Friday, November 23, 2012

International Living...........

The Truth Behind an English-Teacher's Life in Thailand
By Chris Clancy
Working as an English teacher in Thailand means I get a lot of vacation time. My host country is an incredible place so I'm spoiled for choice when it comes to deciding what to do and where to go. So, I decided to see if my students could help me out.
I asked them where they thought I should go for my next vacation. Without a second of hesitation, they shouted in unison, "Chiang Mai!"
So off I went.
The Thai people call the northern city of Chiang Mai "the Jewel of the North." When I got there, I was struck by what must be one of the key reasons why the Thais like it so much. Bangkok and the south islands are hot and steamy...but Chiang Mai is noticeably cooler. The people struck me as being a little more relaxed and laid back than the locals in pulsating, 24-7 Bangkok. I hopped into a taxi and headed for the downtown area.
The center of the city sits within a huge moat built by Chao Kawila who ruled the region at the end of 18th Century. Today, the territory protected by the moat is home to a seemingly endless supply of clean, cheap-and-cheerful guest houses.
I wasn't going to be spending too much time inside so I settled on the first guest house I spotted. My room was small but it was immaculately clean, a good distance from the noise of the main road and at about $4 per night, I couldn't complain.
One of the must-see places in Chiang Mai is Wat Doi Suthep, a temple named after the mountain it sits on. It's known all over Thailand for its beauty...and for the way it requires that you put in a little work if you want to see it. So after checking in, I hailed a taxi driver who agreed to take me there.
The taxi driver stopped in the car park at the bottom of the mountain and told me I now needed to walk up the 309 steps to get to the temple. I said to him in Thai, "Only 309?" The driver laughed and wished me luck as I took to the steps.
From the bottom, it looked a long way to the top...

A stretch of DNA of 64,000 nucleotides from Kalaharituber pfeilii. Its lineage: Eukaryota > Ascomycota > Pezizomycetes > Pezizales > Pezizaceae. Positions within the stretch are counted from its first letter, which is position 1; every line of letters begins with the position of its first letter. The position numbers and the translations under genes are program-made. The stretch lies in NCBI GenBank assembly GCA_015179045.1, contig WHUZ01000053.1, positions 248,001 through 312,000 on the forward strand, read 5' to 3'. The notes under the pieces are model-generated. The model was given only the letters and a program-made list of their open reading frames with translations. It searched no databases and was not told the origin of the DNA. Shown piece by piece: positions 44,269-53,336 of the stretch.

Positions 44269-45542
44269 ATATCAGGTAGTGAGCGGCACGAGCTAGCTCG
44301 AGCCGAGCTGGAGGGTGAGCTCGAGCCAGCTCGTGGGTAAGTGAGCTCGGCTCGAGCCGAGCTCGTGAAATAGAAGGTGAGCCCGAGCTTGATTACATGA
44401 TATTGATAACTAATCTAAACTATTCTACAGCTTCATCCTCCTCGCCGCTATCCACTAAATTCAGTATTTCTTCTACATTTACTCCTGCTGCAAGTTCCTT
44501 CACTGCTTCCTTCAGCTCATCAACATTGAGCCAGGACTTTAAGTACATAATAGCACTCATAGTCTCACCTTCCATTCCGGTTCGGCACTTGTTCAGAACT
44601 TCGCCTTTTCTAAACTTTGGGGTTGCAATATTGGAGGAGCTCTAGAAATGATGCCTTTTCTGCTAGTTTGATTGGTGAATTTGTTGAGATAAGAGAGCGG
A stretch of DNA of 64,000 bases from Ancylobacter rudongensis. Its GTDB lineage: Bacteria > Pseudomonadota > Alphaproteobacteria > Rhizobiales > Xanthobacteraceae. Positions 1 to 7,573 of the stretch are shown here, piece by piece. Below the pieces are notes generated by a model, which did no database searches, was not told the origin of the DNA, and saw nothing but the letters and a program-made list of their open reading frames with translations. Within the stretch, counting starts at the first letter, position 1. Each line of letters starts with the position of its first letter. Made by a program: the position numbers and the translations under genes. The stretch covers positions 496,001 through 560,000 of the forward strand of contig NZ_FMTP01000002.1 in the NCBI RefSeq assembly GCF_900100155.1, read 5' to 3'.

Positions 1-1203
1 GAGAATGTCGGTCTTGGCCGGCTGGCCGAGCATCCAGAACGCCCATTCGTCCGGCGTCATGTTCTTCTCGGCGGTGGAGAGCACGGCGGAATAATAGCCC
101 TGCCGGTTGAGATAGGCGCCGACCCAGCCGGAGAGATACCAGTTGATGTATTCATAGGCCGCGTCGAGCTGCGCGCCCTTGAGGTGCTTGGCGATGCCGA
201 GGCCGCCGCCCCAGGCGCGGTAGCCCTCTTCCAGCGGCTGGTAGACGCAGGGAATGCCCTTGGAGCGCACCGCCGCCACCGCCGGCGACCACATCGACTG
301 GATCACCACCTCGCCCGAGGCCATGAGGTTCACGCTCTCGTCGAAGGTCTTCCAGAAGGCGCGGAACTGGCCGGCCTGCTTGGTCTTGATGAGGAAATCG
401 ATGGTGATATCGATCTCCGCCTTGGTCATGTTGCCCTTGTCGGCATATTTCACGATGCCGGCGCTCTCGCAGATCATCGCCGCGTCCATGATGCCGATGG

It was a cool day so the walk turned out to be quite pleasant...and the commanding views across Chiang Mai were amazing. The stairway itself had nagas winding and snarling along on both sides. These fabled creatures have the body of a snake and the head of a dragon.
When I reached the top, I could see why some local Thais walk up and down the 309 steps to visit the temple every day. It was amazing. Golden stupas...intricately carved buildings and ornate was one of the most beautiful temples I have ever seen.
My next stop: Bhubing Palace—the holiday home of the Thai Royal family when they're in town. I hadn't put much thought into my attire before I left my guesthouse, but when I arrived at the palace, I noticed a sign saying security guards will not allow you to enter the grounds if you're wearing shorts. I thought I was out of luck, until one of the security guards produced a brown sarong for me to wear.
The most impressive thing about the palace was its giant bamboo plants. They were huge and their thick, hollow stems made a drum-like sound when they banged together.
That evening I decided to go out and see what nightlife Chiang Mai had to offer. Beside the moat the locals set up a night market selling souvenirs, clothes and food. I sat down, had some traditional Thai food and slowly sipped a beer. The Thais are onto something here, I thought. This is life how it's supposed to be lived.